Court orders Ottawa to help Canadian on death row
The federal government must help an Alberta man convicted of murder in the United States seek clemency from his death sentence, the Federal Court of Canada has ruled.
Justice Robert Barnes said Wednesday the government's decision to abandon clemency efforts is unfair. He ordered the government to take all reasonable steps to persuade the government of Montana to commute Ronald Allen Smith's sentence.
Previous governments had assisted Smith in his efforts to avoid execution, but the Conservatives under Prime Minister Stephen Harper withdrew help after taking office. The government said, as a rule, it would no longer seek clemency for Canadians tried and sentenced to death in democratic countries.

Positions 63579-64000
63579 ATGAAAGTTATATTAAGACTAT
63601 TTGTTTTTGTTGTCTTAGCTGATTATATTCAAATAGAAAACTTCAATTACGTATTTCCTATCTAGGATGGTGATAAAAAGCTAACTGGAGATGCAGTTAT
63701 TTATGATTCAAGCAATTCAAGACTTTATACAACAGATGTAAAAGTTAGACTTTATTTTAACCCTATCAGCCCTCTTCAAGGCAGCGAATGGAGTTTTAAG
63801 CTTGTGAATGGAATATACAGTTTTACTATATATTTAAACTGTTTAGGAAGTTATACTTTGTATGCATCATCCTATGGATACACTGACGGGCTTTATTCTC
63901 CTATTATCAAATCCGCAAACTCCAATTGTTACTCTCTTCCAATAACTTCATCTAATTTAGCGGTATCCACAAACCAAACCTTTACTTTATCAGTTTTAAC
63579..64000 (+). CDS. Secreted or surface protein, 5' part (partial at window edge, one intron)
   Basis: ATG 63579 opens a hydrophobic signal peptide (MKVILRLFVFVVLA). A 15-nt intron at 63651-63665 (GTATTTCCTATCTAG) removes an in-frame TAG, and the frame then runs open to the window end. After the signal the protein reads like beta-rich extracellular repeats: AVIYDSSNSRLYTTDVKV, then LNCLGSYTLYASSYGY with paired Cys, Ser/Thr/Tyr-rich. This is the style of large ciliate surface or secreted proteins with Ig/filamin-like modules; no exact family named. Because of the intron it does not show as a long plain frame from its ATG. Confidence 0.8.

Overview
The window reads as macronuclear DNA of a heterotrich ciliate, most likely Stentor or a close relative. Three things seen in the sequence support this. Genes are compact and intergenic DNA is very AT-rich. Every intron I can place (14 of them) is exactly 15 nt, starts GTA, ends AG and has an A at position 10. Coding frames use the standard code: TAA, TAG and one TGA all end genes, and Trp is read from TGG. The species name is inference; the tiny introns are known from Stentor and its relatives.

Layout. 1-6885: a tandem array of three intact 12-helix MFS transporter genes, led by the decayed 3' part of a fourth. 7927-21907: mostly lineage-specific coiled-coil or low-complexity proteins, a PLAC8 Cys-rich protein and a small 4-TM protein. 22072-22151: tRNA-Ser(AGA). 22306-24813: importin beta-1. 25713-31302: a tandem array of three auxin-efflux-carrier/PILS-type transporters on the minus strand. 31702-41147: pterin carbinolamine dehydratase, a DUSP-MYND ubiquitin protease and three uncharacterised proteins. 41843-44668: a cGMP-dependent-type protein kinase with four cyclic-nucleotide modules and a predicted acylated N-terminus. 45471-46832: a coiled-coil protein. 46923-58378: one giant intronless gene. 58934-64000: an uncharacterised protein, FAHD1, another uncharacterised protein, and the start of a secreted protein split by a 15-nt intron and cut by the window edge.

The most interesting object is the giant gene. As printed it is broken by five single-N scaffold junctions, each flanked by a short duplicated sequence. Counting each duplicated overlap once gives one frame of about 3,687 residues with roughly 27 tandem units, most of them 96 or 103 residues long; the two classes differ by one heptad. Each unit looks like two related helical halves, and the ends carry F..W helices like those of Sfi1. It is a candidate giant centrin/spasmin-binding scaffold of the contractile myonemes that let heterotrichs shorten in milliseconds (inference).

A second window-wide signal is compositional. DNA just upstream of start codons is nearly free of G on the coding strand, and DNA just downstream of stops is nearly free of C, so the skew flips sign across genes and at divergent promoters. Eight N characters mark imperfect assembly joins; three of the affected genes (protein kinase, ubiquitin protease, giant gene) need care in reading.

The Red Deer man was sentenced to death in March 1983, seven months after he killed two aboriginal men who offered him a ride while hitchhiking.
He marched cousins Harvey Mad Man, 23, and Thomas Running Rabbit, 20, into the woods by the highway and shot them both in the head with a sawed-off .22-calibre rifle.
Federal Justice Minister Rob Nicholson was asked for a response to the news during question period in Ottawa on Wednesday; the government replied it would like to study the ruling before commenting.